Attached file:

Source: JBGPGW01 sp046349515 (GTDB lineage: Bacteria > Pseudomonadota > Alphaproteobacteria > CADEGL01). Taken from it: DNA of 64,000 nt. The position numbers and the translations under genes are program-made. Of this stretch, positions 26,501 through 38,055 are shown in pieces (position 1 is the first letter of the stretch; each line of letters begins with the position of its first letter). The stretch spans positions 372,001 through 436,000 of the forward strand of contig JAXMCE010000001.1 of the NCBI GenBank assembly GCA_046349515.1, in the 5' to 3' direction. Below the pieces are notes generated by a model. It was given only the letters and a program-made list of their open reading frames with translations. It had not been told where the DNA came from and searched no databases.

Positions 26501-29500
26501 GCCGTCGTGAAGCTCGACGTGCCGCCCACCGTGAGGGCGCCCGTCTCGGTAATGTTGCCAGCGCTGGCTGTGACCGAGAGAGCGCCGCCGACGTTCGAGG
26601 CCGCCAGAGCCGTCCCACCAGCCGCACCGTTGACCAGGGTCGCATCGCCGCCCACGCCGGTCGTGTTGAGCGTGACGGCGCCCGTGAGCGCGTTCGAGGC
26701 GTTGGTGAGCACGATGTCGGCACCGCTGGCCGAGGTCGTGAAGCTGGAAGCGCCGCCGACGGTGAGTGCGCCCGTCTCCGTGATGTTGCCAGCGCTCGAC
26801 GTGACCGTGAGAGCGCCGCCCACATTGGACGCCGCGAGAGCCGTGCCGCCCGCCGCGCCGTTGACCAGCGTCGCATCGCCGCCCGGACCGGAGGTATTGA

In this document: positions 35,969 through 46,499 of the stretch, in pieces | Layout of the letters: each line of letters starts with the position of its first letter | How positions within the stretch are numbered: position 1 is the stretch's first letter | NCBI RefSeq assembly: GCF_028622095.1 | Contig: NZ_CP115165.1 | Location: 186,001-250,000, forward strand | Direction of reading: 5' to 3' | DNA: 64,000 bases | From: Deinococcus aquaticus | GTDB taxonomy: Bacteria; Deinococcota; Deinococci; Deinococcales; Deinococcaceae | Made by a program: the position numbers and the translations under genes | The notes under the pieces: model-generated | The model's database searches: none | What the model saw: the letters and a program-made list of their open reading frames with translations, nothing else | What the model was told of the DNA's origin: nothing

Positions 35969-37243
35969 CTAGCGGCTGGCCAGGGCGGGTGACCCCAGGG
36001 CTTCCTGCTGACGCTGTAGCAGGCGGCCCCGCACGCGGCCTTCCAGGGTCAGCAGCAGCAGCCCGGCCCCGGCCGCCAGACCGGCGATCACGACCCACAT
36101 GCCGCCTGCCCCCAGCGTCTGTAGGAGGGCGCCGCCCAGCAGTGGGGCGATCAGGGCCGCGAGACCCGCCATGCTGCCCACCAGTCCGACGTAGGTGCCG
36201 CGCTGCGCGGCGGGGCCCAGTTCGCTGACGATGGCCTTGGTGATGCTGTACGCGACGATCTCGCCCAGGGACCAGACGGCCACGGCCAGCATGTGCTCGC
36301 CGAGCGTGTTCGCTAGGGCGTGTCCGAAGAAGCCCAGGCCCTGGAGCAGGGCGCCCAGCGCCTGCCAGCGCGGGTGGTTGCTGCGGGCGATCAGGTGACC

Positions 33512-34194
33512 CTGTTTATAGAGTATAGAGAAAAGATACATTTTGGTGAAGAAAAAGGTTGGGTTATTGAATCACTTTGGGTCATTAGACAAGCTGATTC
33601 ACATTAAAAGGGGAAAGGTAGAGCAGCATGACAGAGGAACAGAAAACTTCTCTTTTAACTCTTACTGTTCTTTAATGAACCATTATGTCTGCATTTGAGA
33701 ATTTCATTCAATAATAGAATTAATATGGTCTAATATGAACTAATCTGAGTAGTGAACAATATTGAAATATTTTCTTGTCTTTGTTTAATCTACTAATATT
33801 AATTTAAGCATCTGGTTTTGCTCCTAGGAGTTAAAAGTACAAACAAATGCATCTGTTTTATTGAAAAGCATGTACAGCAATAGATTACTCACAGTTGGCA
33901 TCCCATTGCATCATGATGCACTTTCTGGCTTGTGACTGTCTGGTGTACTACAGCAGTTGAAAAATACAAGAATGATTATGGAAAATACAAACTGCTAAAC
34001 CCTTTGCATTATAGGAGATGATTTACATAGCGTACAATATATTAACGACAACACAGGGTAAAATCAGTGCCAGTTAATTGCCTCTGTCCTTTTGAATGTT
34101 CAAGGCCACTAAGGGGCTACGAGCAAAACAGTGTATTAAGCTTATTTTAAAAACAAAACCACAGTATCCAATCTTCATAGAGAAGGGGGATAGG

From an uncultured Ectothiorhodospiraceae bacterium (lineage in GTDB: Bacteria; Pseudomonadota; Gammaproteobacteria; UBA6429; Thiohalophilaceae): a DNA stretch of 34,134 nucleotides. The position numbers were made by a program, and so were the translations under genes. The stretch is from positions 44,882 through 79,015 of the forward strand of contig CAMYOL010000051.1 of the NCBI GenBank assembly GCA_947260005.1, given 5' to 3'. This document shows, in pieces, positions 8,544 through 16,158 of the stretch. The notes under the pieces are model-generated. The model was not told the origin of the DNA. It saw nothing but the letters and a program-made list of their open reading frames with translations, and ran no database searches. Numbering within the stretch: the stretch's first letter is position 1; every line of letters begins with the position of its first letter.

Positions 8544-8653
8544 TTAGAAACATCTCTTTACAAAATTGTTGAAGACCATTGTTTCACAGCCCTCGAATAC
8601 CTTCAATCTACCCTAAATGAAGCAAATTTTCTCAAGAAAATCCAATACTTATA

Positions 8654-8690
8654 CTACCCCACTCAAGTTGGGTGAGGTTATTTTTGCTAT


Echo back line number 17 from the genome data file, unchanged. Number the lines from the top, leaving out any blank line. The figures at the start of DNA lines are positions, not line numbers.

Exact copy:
33701 ATTTCATTCAATAATAGAATTAATATGGTCTAATATGAACTAATCTGAGTAGTGAACAATATTGAAATATTTTCTTGTCTTTGTTTAATCTACTAATATT